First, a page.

clock menu more-arrow no yes

Filed under:

Buccaneers DE Jacquies Smith is the Hoss of the Week

New, comments

Three sacks, two forced fumbles and giving Drew Brees nightmares earns the Buccaneers pass rusher Stephen White's coveted award.

Chuck Cook-USA TODAY Sports

After an absolute debacle on defense at home against the Tennessee Titans and Marcus Mariota in Week 1, very few analysts, myself included, gave the Tampa Bay Buccaneers a snowball's chance in hell of going into New Orleans last week and beating the Saints. No matter what you think of the Saints overall, the fact that they still have Drew Brees -- one of the greatest quarterbacks the game has ever seen -- means they will always have a shot to win any game. Combine that with the assumption the Saints would fight their asses off to make sure they didn't start the season 0-2, and you got the feeling that things could easily get out of hand early for the Bucs. Again.

Somebody on that Bucs defense needed to step up their game if they were going to have any chance of success. Lucky for them, defensive end Jacquies Smith did just that.

Three sacks, two caused fumbles and a hurry that led to an interception is one helluva day's worth of work for any young pass rusher. It's even sweeter when it helps your team get a much-needed win. That outstanding performance against the Saints earned Jacquies Smith my Hoss Of The Week for Week 2.

* * *

Smith already is a good story dating back to last season. After having bounced around the league for several years without actually making it onto a regular season roster, Tampa brought him in after the first week of the season to help with depth after some injuries. He would eventually go on to start seven of the last eight games of the season and notched 6.5 sacks in his first year with the team.

Smith probably wasn't the first name most folks would have come up with if they were asked who was going to lead a turnaround for the Bucs defense on Sunday. It's easy to overlook a guy like Smith when you have a Pro Bowler like Gerald McCoy on the defensive line, especially when Smith also missed quite a bit of training camp with a shoulder injury. Somehow I doubt after his performance against the Saints that folks will continue to overlook Smith.

Right off the bat, I have to point out that that sacking Drew Brees is never an easy task. Nope, not at all. That's especially true for defensive ends trying outside rushes on the offensive tackles because Brees is always looking to climb the pocket after he does his drop back steps. I think that's why it was so weird to see Smith successfully turn the corner on Zach Strief and knock the ball out of Brees' hand in the first quarter, Smith's first sack.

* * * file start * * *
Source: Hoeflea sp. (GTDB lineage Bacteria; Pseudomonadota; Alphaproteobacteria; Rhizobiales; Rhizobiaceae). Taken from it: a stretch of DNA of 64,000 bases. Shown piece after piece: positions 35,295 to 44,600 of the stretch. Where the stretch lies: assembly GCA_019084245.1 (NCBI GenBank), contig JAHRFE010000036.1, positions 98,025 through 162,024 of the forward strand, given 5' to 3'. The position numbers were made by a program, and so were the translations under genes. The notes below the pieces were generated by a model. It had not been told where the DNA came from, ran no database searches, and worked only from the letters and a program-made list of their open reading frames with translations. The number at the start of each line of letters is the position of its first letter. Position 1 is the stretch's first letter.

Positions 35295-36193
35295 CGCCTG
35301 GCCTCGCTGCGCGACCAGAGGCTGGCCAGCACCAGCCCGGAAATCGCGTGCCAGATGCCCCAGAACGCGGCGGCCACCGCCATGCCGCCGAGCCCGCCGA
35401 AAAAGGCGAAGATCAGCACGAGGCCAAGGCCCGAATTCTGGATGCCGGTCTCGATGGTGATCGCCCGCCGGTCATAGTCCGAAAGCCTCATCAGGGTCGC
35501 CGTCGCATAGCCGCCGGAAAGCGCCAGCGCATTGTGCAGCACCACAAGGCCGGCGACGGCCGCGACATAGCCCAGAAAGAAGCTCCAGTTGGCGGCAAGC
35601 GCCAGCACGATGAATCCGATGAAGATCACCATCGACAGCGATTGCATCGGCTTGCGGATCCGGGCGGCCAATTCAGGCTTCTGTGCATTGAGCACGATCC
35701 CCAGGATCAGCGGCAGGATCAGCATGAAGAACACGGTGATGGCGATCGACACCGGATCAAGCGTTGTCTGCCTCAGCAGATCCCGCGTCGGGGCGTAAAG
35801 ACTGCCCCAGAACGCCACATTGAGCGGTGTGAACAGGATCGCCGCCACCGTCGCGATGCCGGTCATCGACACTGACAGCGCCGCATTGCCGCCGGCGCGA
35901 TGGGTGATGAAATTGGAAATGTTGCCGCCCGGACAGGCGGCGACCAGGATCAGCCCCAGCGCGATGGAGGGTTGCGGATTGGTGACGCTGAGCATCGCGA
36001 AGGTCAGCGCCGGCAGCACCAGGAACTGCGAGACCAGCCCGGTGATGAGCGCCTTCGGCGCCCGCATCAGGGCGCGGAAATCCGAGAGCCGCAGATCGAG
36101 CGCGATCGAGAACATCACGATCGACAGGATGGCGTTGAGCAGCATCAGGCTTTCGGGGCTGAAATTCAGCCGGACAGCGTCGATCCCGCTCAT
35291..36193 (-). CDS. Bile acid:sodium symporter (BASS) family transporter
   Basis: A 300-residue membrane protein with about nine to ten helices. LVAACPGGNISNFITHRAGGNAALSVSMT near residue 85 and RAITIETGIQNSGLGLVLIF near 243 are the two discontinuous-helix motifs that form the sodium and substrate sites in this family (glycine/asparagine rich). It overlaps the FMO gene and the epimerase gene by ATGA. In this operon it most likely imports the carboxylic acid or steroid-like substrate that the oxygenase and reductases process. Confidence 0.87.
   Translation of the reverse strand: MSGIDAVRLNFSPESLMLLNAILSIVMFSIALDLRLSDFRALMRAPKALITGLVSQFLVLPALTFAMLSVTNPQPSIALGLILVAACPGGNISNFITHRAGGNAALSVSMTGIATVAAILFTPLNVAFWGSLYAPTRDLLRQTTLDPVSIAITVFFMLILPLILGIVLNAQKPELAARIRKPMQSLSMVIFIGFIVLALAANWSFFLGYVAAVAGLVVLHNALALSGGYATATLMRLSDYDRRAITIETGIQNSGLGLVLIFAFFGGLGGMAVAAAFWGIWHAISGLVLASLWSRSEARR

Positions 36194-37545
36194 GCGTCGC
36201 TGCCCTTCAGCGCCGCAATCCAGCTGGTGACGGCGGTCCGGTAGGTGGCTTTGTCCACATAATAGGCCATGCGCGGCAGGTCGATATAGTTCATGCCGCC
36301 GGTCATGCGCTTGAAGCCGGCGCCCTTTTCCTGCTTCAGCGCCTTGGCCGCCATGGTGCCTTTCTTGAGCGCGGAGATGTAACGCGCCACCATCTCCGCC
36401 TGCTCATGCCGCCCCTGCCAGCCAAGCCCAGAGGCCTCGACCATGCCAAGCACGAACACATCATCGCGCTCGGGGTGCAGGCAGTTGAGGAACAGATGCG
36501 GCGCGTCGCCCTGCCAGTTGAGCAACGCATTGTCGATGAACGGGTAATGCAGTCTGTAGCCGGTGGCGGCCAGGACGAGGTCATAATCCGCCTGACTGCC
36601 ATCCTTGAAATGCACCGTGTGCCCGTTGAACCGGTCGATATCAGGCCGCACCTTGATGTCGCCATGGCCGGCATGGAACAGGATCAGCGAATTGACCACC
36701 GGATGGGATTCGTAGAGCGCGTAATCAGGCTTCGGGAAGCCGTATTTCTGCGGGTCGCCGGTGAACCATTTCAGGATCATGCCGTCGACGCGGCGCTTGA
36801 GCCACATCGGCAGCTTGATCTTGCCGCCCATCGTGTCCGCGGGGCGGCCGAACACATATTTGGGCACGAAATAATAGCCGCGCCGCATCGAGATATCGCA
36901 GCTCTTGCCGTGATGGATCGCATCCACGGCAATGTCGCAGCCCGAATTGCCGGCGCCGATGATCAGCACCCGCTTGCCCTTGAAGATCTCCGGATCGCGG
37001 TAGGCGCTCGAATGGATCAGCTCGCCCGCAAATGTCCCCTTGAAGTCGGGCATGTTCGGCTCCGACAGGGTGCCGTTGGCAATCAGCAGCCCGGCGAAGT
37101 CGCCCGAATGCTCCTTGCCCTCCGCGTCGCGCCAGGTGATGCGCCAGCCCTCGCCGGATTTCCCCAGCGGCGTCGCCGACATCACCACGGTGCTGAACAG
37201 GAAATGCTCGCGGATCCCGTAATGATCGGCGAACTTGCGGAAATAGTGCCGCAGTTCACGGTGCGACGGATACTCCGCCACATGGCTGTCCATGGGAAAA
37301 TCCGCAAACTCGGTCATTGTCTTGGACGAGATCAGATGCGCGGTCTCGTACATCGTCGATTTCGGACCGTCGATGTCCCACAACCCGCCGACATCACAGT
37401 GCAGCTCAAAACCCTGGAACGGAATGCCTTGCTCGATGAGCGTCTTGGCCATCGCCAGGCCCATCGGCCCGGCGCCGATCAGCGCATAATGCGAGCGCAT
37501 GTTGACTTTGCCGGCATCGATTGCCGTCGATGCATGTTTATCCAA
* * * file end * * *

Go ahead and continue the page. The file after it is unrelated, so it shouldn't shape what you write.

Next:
It happened so fast, and it was like everybody just paused for a second while the ball was rolling around on the turf. Nobody seemed to be moving toward the ball because it just couldn't have actually been a fumble, could it? But the next thing you know Brees scooped up the ball and all of a sudden he was getting tackled by Bucs safety Chris Conte. Brees was able to recover the football, but he was still tackled at his own 1-yard line after the play had initially started at the Saints 22-yard line.

Did I mention this all happened on third down?

The Saints ended up having to punt from backed up in their end zone, which gave the Bucs excellent field position to start their next drive. The Bucs eventually converted that field position into a field goal and they were off to a 3-0 lead in the Superdome. That's what you call an impactful play!

Smith's second sack looked like a carbon copy of the first, coming with 13:42 left in the second quarter. Once again he blazed the corner around Strief and was able to get the ball out from Brees' clutches before he could throw it. This time, the sack occurred on second-and-12 and the ball took a lucky bounce forward so that the Saints actually gained a yard on the recovery. Brees was clearly shaking his arm after the play, and it's not crazy to think it affected his throws the rest of the game. Since then, we learned that his shoulder is injured. The Bucs held on third down and the Saints once again had to punt with the score still 3-0.

I'll get to Smith's third sack of the day in a minute, but I want to point out another big play of his that doesn't really show up in the stat book.

Early in the third quarter Brees faked a hand off then came back the opposite direction on kind of a bootleg/play action pass play. He tried to go deep to his wide receiver, Brandin Cooks, but the pass was picked off by Conte who undercut the route. Conte handed the ball off to Bucs corner Alterraun Verner whose return helped set up another Bucs field goal that put them up 20-7. But the question is why did Brees throw that ball into double coverage in the first place?

Well, it might have had something to do with Smith fighting through two blockers to get heat on Brees right before he threw the ball. This was a maximum protection situation where Brees should've had all the time in the world to throw, but because Smith kept working, Brees ended up having to throw well before he would've liked to.

The third and final sack of Smith's day came on the final drive of the game. After a furious comeback, the Saints were only down seven points with 1:20 left to play. Once again Smith was able to turn the corner on Strief, but this time his move was so clean that he was actually able to get two hands on Brees and take him down to the ground. The Saints ultimately got into the red zone, but that play helped run the clock down enough that the Saints ran out of time to score at the end.